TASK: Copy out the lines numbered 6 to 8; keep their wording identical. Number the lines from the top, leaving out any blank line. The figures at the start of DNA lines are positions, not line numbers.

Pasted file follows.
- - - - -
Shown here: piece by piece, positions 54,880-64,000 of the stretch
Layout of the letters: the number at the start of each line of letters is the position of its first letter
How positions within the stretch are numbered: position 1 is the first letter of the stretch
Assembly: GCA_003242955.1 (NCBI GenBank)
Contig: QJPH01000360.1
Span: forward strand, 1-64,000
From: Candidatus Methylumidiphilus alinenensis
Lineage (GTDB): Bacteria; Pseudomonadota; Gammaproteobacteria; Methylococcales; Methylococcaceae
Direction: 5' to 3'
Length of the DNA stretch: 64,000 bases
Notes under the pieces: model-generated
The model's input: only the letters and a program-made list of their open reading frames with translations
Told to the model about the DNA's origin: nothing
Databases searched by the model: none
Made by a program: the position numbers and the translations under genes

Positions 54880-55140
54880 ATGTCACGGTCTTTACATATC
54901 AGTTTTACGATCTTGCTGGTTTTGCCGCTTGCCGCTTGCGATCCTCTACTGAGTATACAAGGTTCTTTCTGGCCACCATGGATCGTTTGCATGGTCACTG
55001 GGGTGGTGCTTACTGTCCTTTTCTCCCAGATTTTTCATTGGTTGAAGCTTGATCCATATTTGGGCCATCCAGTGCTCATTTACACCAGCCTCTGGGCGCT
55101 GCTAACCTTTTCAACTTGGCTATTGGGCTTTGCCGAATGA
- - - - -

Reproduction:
Span: forward strand, 1-64,000
From: Candidatus Methylumidiphilus alinenensis
Lineage (GTDB): Bacteria; Pseudomonadota; Gammaproteobacteria; Methylococcales; Methylococcaceae